1B - Don Mattingly over Bill Buckner, who is never traded for. 97 -> 156. Numbers. So. Beautiful.

LF and DH...oh dear. After 2 years of picking up some ABs as the 4th OFer, it is time for Tony Gwynn to shine. I don't know what Gwynn's reputation was in the field, but I know I don't trust him in CF or Fenway's RF, particularly not when I have several still-good years from Lynn and Evans in those spots. This means that we have a roster crunch between Jim Rice, Andre Dawson, and Tony Gwynn, because after 2 years, Gwynn is no longer a part-timer, and neither of the veteran, future-marginal-HOFers are going to handle bench roles, and frankly it would be insulting to ask it of them at their current production levels. So, it's time to play the elimination game.

Gwynn going forward - awesome from 1984-1999, still hits well in limited time in 2000 and 2001. Yeah, he's staying.

Rice - from 1984 - 1988, puts up a 289/349/457 line, for an OPS+ of 116. He is already getting everything that he is going to get out of Fenway Park with those numbers. Is a defensive liability, but has an awesome offensive reputation. I wouldn't keep his 1989 season around if I could help it.

Dawson - from 1984-1992, puts up a 277/322/486 line, for an OPS+ of 121. His numbers would most likely improve in Fenway Park over his historical Montreal years, I'm less certain about his Chicago numbers. Is a well-regarded defender, and has not had the Montreal turf wearing his knees out, so he might continue to be a defensive asset for longer than expected, and could always DH if I end up being wrong about that. He apparently hates OBP with a fiery passion. His 1993-1996 seasons are to be avoided.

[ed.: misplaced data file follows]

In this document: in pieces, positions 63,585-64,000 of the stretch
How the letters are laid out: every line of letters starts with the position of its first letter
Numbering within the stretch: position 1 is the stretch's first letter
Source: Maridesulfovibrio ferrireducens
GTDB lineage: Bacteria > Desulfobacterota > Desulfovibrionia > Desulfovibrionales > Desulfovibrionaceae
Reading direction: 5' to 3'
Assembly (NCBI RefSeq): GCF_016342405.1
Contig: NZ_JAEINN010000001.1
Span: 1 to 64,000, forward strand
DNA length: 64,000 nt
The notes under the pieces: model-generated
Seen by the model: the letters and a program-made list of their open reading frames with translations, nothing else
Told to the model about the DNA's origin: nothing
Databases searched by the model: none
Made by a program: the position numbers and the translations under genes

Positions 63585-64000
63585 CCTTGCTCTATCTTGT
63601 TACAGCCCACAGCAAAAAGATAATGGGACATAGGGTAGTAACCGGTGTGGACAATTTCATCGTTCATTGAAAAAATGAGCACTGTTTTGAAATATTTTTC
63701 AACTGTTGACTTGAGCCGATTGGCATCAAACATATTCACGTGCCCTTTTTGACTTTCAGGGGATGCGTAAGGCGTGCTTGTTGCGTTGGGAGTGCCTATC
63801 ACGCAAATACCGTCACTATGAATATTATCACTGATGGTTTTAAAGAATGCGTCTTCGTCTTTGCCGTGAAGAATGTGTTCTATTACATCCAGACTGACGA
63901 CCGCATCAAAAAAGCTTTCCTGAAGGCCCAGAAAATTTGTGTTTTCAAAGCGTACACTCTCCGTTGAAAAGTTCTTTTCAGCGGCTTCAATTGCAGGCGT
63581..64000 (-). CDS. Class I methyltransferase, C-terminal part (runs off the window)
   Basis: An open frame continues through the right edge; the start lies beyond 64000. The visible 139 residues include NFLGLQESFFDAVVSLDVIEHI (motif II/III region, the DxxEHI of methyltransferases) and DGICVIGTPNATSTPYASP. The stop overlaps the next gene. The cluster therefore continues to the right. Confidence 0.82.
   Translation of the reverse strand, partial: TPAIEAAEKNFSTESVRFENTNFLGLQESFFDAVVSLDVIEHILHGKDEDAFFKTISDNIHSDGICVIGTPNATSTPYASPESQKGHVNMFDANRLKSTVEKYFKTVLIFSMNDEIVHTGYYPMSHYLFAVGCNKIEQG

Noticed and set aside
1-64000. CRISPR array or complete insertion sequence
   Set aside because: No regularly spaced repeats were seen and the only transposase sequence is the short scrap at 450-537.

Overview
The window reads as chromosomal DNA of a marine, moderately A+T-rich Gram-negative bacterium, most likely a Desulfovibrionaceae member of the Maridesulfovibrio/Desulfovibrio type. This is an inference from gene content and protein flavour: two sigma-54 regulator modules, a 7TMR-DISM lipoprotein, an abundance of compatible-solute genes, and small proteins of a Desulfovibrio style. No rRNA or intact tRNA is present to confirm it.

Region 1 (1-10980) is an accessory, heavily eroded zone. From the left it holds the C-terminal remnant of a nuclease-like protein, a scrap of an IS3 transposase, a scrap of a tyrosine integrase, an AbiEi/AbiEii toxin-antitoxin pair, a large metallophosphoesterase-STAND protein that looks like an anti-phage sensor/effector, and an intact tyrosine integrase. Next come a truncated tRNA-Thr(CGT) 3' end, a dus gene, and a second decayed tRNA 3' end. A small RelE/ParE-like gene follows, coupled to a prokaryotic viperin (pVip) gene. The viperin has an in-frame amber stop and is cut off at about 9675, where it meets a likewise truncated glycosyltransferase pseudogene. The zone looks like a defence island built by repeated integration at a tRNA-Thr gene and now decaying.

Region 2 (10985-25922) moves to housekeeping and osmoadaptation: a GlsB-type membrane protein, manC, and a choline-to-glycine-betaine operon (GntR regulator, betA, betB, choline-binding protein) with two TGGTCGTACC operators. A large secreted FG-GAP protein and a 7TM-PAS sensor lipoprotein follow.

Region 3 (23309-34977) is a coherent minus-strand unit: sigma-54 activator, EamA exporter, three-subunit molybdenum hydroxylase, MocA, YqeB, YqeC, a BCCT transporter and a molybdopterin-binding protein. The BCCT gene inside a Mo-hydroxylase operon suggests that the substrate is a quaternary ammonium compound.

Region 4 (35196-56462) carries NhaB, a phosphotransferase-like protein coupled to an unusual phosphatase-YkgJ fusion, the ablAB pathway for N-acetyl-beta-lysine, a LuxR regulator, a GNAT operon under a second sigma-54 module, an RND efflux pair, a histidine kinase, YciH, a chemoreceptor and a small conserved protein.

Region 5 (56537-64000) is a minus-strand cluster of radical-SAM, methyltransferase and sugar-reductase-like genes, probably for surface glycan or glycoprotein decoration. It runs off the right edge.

There's only one, inescapable conclusion here. Rice has the shortest produtive time left, and brings nothing to the table in the field. Jim Rice has seen his last day in the starting lineup, and unfortunately that day game in a heartbreaking 1983 single-game playoff loss to the Orioles. He is still productive, but his reputation is even larger than his numbers, and nobody else gets park factors yet, so he is even more of an asset from a trade standpoint than he is on the roster. Sorry, Jim Ed. We'll see what we can get for you soon.

I trust Dawson's reputation as a defender over my completely and utter ignorance about Gwynn's abilities, so:

LF - Andre Dawson over Jim Rice - 112 -> 102. It really is great timing for Dawson to have a down year. The 1977, 1978, and 1982 World Series titles are all that are keeping me alive right now. The mob is restless.

DH - Tony Gwynn over Mike Easler, who is never traded for. 140 -> 141.

Onto the pitching staff.

Fergie Jenkins retired. John Tudor is not traded for Mike Easler, so he remains on the 1984 staff. Tudor, Hurst, and Ojeda are left from the "slightly above average innings eaters" club of 1983. Eckersley is not traded to Chicago for Bill Bucker. So 4 of the 5 starting slots are taken. The thing is, the real 1984 Red Sox got 182.2 IP of 108 ERA+ pitching from Al Nipper, along with 197.2 and 133.1 IP of barely below average (ERA+ of 96/97) from Oil Can Boyd and Roger Clemens, respectively. Clemens got more IP than I had anticipated. This seems to be a problem. I now have 6 starters for 5 spots. Hearst and Ojeda have better days ahead that keep me from wanting to trade them. Eckersley has two more good years of starting in him (84, 85), then becomes the CLOSER from 1987 onward, so I don't want to lose him, either. Oil Can pitches well in 1985 and 1986, and Al Nipper pitches well in 1984 and 1985. There's also this new guy, name of Saberhagen, who is ready to be above-average right away in 1984 (157.2/116).